The Last Crocker Ever Built

The Duesenberg of Motorcycles By Steve Klein with images from the Bob T. Collection The Crocker motorcycle has long been known as “The Holy Grail of Motorcycling” due to its rarity. It also carries the nomenclature, “The Duesenberg of Motorcycles,” due to its hand built high-quality, and finally “America’s Superbike,” due to its performance. Three titles suggesting strongly that no other machine has reached such a high pinnacle of acclaim. CLICK HERE To Read This Photo Feature Article Only On Join the Cantina for more – Subscribe Today.

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1940 Crocker Is Expected To Sell For $500,000 At The Barber Vintage Motorcycle Festival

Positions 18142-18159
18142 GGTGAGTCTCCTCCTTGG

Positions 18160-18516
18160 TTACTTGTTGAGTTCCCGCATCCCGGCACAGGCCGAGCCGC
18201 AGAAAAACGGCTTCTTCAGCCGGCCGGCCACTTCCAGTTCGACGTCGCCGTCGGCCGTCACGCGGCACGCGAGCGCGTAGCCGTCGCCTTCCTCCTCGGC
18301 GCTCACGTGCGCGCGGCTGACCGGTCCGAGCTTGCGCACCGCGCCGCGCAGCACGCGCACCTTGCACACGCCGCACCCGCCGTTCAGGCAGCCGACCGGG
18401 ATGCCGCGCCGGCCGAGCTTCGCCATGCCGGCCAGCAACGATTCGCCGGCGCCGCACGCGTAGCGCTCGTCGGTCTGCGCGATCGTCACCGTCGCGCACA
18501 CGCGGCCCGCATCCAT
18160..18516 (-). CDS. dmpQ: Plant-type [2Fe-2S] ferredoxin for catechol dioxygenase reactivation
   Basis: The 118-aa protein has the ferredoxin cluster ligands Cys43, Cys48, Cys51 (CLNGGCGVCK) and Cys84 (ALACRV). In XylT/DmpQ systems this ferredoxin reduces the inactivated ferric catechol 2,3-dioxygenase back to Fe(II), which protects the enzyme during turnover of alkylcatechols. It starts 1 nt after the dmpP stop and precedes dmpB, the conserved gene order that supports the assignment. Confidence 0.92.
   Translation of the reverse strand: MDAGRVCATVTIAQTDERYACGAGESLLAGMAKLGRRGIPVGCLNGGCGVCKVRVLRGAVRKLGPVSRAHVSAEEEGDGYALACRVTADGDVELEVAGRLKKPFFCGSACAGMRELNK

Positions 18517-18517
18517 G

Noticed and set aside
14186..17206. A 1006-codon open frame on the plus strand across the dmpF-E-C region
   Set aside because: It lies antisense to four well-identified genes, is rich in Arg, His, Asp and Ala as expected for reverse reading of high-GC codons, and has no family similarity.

by Andrew Wendler from Forbes Staff Though the name “Crocker” may not resonate among the non-initiated as readily as Harley Davidson or Indian, enthusiasts recognize Crocker motorcycles as some of the most desirable and powerful bikes of the pre-war era. Founded by engineer and former Indian dealer/distributor Al Crocker, the brand saw its first success with the Speedway, a single-cylinder bike that quickly became a favorite of west-coast racers. Encouraged by his success, Crocker sold his Indian dealership in the mid 1930s and established the the motorcycle company at 1461 Venice Boulevard in downtown Los Angeles . Leading off with the “Small-Tank” Crocker in 1936, Crocker followed up with the “Big Tank” model in 1939. Frequently built to customer specifications, several examples came equipped with a 91 cubic-inch v-twin engine (1491 cc) that helped the Big Tank earn its reputation as the fastest bike of the era. According to folklore, Crocker reportedly advertised that if a customer’s Big Tank v-twin was beaten by a stock Harley Davidson, he would refund the owner’s money. No record exists of a refund being issued. Often referred to as the Duesenberg of Motorcycles, the Crocker Big Tank is undeniably American. Large and brash, the bike incorporates numerous aesthetic and functional design disciplines of the era, displaying both aviation and marine overtones in its design and construction. No attempt is made to hide the mechanical bits; from the bicycle pedal kick-starter to floorboard-style footrests and from the exposed fuel and oil lines to the tank-mounted shifter, functionality and elegance exist in harmony. Often, it’s this tangible and endearing characteristic that separates merely rare motorcycles from the truly desirable and significant ones. That said, most experts agree that fewer than 30 Crocker Big tanks were built. This 1940 Crocker Big Tank on the block at

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